The concert, which takes place on Sept. 24 at the Victory Theatre, located at 600 Main St., features two iconic musical groups of the 1960s — Herman’s Hermits and Gary Puckett and the Union Gap. Preceding the 7 p.m. show is a cash bar and silent auction beginning at 6 p.m.
All proceeds from the event benefit Water for People, a charity that strives to provide resources and education about sanitation and filtering to developing countries around the world.
“The proceeds pay for the raw materials to build pipelines and help with other needs,” says Duane Gilles, water distribution manager for Evansville Water and Sewer Utilities.
“The impact this has is tenfold of what we raise by the time it gets to the impoverished countries.”
Gilles helped select the musical talent for the fundraising event. The support for the chosen bands has been abundant as many tickets were sold before advertising began, he says.
For more information about the concert, visit victorytheatre.com/events/viewall/details/?event_id=19. For more information about Water for People, visit waterforpeople.org.
Changing the World
Shiza Shahid grew up in Pakistan with Malala Yousafzai, a Pakistani activist for female education and the youngest-ever Nobel Prize laureate. In 2012, when Yousafzai was just 15, she was shot by the Taliban on her way to school.
During this time, Shahid was studying at Stanford University in Stanford, California, and came to Yousafzai’s Birmingham, England, hospital bedside to act as a buffer between her and the onslaught of media attention the incident had attracted.
Now, Shahid is the global ambassador of the Malala Fund, investing in women leaders around the world to enable their success.
“As a founder, I hope to see the organization have major impact in supporting girls’ education globally,” says Shahid.
She will share her story and more on the Malala Fund at Uncharted International’s Stories of Resilience 7 p.m. Thursday, Oct. 15 at the Victory Theatre, 600 Main St.
“(Shahid) is listed under Time Magazine’s 30 Under 30 World Changers, Forbes Top 30 Under 30 list, and she has spoken on ‘Ted Talks.’ So, for us to be able to bring her to Evansville is just incredible,” says Betsy Hopkins, Uncharted International’s director of marketing.
Shahid will talk about her experiences with Yousafzai, growing up in Pakistan, the challenges she faced in her education, and how she and Yousafzai began to connect on this global platform to raise awareness for education for girls.
“I hope to inspire people to know that no matter who they are, no matter what obstacles they face, they can change their own lives and create a major impact in the world,” says Shahid. “I want people to see their struggles as an opportunity to be stronger and more fearless, and to not accept defeat.”
Uncharted International is a nonprofit based in Evansville that operates 11 orphanages in Myanmar. In its 20 years working in Myanmar and five years as a nonprofit, Uncharted International has focused on caring for the homeless, fighting human trafficking, leadership development, remedial education for orphans as well as preparation for employment.
They have taken more than 800 people in the Evansville area with them to the countries they serve.
Shahid and Uncharted International both work to provide young girls with education opportunities.
“One of the areas we work in is Afghanistan, and education for girls there is very difficult,” says Hopkins. “A lot of children go on the streets and beg to make money, so we have a program where we approach the mother and say, ‘We’re going to give you a sewing machine and you can create items for sale if you’ll allow your children to come to our school.’”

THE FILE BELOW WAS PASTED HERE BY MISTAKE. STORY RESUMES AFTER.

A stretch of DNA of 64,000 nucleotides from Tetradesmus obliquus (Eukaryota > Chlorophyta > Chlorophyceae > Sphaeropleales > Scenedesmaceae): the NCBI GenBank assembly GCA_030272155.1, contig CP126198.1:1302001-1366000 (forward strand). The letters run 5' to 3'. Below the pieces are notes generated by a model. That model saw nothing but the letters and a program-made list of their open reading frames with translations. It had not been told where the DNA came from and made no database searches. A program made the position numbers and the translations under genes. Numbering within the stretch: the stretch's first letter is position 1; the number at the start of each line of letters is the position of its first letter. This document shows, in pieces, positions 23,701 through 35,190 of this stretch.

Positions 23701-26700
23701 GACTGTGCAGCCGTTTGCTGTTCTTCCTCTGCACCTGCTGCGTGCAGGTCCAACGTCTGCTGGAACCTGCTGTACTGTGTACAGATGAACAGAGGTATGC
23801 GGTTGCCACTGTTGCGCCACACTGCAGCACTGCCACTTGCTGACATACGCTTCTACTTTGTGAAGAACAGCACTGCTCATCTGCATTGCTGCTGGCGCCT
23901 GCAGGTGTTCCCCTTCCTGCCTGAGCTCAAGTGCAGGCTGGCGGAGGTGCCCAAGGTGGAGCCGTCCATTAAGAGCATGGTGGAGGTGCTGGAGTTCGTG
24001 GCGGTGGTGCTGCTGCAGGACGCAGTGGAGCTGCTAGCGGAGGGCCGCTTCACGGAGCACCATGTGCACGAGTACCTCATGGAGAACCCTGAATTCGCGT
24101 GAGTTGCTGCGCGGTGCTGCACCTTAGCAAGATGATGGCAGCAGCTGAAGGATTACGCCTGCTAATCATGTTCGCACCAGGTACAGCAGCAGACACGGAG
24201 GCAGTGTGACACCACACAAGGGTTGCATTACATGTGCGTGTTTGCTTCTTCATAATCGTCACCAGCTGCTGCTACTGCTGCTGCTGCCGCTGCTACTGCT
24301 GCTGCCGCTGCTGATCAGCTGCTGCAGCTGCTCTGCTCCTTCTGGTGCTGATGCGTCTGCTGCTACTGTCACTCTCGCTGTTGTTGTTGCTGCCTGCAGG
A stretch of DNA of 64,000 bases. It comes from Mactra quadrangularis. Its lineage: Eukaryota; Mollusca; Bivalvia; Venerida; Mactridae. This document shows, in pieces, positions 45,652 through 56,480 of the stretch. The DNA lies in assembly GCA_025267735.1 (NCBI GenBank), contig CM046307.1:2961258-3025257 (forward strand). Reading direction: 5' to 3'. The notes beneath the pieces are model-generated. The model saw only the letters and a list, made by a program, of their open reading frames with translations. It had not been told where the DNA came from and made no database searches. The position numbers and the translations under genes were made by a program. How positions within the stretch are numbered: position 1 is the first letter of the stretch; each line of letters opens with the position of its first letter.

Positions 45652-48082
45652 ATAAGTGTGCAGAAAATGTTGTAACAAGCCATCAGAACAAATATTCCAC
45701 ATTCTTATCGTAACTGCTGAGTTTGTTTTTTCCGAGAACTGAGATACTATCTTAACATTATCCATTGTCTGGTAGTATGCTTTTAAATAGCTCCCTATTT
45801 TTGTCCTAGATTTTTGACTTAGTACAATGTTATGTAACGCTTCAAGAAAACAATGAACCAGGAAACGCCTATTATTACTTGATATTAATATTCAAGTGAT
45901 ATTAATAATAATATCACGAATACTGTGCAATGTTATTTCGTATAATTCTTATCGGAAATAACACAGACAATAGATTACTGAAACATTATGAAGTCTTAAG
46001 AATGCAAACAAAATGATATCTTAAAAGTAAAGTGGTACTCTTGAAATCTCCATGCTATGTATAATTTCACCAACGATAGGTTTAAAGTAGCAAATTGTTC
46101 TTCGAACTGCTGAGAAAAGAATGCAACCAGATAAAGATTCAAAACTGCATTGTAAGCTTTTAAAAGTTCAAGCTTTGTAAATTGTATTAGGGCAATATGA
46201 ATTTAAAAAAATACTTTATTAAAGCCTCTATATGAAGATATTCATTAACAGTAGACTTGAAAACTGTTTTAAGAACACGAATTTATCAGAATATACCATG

That program has been very successful, says Hopkins.
She hopes Shahid’s speech, along with the rest of the Stories of Resilience, will help Uncharted International continue educating Evansville on some of the work organizations like themselves and the Malala Fund are doing and why this work is necessary.
“It has been a true pleasure to interact with such a mission-driven organization,” says Shahid.
For more information on Stories of Resilience, visit unchartedinternational.org/resilience.
After shining on the national scene, the Tri-State Medical Alliance wants others to shimmer at its premiere event.
The Tri-State Medical Alliance is an organization whose members strive to assist their physician spouses in improving healthcare in the region. Despite being a year old, the American Medical Association Alliance awarded TSMA a spot on its Membership Honor Roll this year. It also won the AMAA’s Social Media Excellence Award, and president Karan Pastora won the Outstanding SPARK Leader award in June.
“It is a great honor to be recognized for such a prestigious award by a national and well-respected entity,” says Pastora.
TSMA is hosting an event starting at 10 a.m. on Sept. 24 at Evansville Country Club, 3810 Stringtown Road, to raise money for other nonprofit organizations. “Put Some Bling On It” will feature shopping for items from various vendors with more than 20 booths present. There also will be a silent auction with many items, including a $2,900 diamond pendant from The Diamond Galleria and a $3,000 hand-knotted rug from the Rug Gallery in Newburgh, Indiana. A one-carat solitaire diamond, retail valued at $9,000, from The Diamond Galleria and an international vacation package highlight the bidding pieces for the live auction.
Sponsors include Harding, Shymanski, and Company, The Diamond Galleria, Dillard’s, Victoria’s Boutique, St. Mary’s Hospital, Deaconess Hospital, Banterra Bank, and Tucker Publishing Group. In addition to the items up for bid, each attendee also will receive an original Alex and Ani designer bracelet from The Diamond Galleria.
“All the funds from this event are donated back into the Tri-State area to help various nonprofit healthcare entities, which is our main goal,” says Pastora.
For more information about the Tri-State Medical Alliance, email firstname.lastname@example.org.